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Vote for Lyons!

Lyons Made it to the Final Round - Last Chance to Vote!

Elevation Outdoors Magazine Top Adventure Town Poll

The Lyons Community is a force to be reckoned with! Thanks to the community’s incredible support, Lyons has made it to the FINAL!! round of Elevation Outdoors Magazine’s Top Adventure Town poll!

This would be an awesome opportunity to showcase Lyons as a destination - let's show 'em how cool our town really is!

This is a long round, ending at 9a on Monday, September 19. Each person can vote once every 24 hours, so vote early and often!

Winners of the contest will be featured in the November print issue of Elevation Outdoors Magazine, and offered a substantial discount to advertise in the November or December issues.

Final stretch, let's win this thing!

Vote here:

Meet Your Parks & Recreation Team

Cities and Towns Week | Sept. 12 - 18

Parks and Rec Staff
From left to right: Lori LeGault, Marissa Davis, Dave Cosgrove (back), August Hendrickson, Sloane Nystrom, and Mike Harris

As part of Colorado Municipal League's Cities and Towns Week, the Town would like to acquaint you with the Lyons Parks & Recreation department!

The Halloween Parade, The Parade of Lights, Lyons Outdoor Games, Good Ol’ Days, Lyons River Run, Sandstone Summer Concert Series. If you know and love any of these cherished Lyons events, you can thank the Parks and Recreation Department.

The Town of Lyons Department of Parks, Recreation and Cultural Events oversees every facet of Lyons’ parks system, including planning and design, budgeting, operation and maintenance of all park equipment, facility maintenance and scheduling, turf management, snow removal in parks, athletic facility preparation, irrigation system maintenance and repair, landscaping, seeding/fertilization, weed control (including identification), forestry, trash pick up, signage, and capital improvement projects.  Recreational programming and special events are also planned and implemented by the department, and a monthly Parks and Recreation newsletter is administered to keep Lyons residents informed of recent happenings.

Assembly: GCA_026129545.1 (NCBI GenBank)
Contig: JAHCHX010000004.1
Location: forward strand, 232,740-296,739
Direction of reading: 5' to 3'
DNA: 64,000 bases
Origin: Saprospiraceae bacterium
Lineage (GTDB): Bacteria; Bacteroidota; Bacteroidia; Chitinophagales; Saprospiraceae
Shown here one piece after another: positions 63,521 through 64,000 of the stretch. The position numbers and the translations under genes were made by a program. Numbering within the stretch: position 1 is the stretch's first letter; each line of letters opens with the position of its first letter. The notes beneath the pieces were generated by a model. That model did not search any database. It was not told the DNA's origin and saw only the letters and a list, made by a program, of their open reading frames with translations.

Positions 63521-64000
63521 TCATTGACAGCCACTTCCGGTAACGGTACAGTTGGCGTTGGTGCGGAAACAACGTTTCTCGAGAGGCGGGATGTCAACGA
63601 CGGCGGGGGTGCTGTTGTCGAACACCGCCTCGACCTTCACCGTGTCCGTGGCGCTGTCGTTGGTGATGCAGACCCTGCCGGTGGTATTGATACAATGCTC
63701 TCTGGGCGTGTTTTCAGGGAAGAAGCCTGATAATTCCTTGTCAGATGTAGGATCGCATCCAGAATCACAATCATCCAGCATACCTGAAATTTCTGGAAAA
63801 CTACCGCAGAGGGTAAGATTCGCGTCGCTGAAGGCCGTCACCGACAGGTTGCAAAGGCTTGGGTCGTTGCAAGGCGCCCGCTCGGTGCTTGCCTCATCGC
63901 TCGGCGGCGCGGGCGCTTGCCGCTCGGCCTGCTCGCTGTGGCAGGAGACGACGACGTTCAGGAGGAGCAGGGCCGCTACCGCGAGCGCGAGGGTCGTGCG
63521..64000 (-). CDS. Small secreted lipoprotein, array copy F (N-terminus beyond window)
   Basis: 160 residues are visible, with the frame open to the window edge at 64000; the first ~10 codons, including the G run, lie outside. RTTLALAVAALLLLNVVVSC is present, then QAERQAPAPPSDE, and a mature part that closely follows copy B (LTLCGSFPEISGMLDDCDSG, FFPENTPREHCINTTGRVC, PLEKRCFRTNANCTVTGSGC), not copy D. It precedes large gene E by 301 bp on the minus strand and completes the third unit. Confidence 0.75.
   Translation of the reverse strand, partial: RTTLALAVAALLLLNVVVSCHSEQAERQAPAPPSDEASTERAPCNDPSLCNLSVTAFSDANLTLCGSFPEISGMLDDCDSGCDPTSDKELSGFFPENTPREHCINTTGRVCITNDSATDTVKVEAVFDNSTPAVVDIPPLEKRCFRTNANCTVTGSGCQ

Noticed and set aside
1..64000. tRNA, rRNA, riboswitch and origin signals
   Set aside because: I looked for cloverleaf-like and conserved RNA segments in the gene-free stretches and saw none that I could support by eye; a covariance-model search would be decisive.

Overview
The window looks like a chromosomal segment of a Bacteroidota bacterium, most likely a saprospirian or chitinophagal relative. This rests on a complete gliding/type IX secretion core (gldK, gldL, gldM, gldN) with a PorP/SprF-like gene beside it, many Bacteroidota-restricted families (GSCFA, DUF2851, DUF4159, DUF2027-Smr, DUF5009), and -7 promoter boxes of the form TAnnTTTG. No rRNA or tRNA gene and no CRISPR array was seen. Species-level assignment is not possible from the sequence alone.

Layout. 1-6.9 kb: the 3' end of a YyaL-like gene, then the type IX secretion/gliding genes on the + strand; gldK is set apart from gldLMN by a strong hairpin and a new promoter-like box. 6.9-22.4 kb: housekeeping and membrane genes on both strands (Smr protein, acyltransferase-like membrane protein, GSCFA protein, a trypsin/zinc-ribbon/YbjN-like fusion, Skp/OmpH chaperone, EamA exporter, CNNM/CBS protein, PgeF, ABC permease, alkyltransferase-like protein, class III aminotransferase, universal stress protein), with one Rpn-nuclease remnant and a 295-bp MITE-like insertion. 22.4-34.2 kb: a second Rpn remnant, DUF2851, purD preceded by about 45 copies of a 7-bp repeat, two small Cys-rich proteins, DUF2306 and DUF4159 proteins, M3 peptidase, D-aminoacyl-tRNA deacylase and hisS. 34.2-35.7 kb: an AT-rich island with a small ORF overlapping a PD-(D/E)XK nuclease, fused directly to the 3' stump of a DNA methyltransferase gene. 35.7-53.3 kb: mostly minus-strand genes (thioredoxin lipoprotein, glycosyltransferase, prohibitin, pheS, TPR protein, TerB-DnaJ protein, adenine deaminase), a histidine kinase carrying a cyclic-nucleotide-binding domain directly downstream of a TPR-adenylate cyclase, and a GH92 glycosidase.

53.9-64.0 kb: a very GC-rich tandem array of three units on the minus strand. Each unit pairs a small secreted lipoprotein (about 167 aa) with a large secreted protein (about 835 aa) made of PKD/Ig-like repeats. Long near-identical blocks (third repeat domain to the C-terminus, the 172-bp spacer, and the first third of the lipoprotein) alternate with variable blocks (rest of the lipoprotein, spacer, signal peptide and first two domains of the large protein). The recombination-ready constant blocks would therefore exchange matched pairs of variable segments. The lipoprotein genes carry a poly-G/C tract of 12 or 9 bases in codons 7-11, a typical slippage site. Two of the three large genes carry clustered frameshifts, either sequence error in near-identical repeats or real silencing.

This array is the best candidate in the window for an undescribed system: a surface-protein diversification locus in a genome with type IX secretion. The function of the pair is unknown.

Since the 2013 Flood, Parks employees have worked non-stop to clear debris from the parks, write grants and find funding to support reconstruction efforts and work with the community to effectively plan for reconstruction of the Town’s park system.  Although Parks receives 1% sales tax revenue, most parks improvements Lyons residents enjoy come from the millions of dollars in grant money staff seek out and apply for.

Sandstone Park, the Bohn Bark Dog Park, and the amazing new features at LaVern Johnson Park, are just a few of the many examples that illustrate how the Parks team works hard and takes pride in the community.  Be sure to check out the new Fall/Winter Recreation Brochure for a list of upcoming programs and events. 

If you enjoy any of the parks amenities, programs, or events, let them know!

Confluence Area CIP

Street & Sidewalk Closures

Curb and gutter concrete machine pouring is complete; hand pouring and preparation of crosspan drainage swales throughout the project area are underway. Project leads anticipate this work to continue through Friday, Sept. 23.

During this phase, street and front driveway access will be closed to all traffic, including residents, on weekdays from 7 a.m. to 5 p.m.

Main St. Streetscape

Streetscape Site Plan

This week, the contractors are working on the installation of raised islands at crosswalk locations along US-36. Project leads anticipate the islands to be poured within next 10 days. Landscaping continues along the north side of US-36.
Lane closures and other traffic delays can be expected throughout the project, during weekdays, from 7 a.m. to 7 p.m.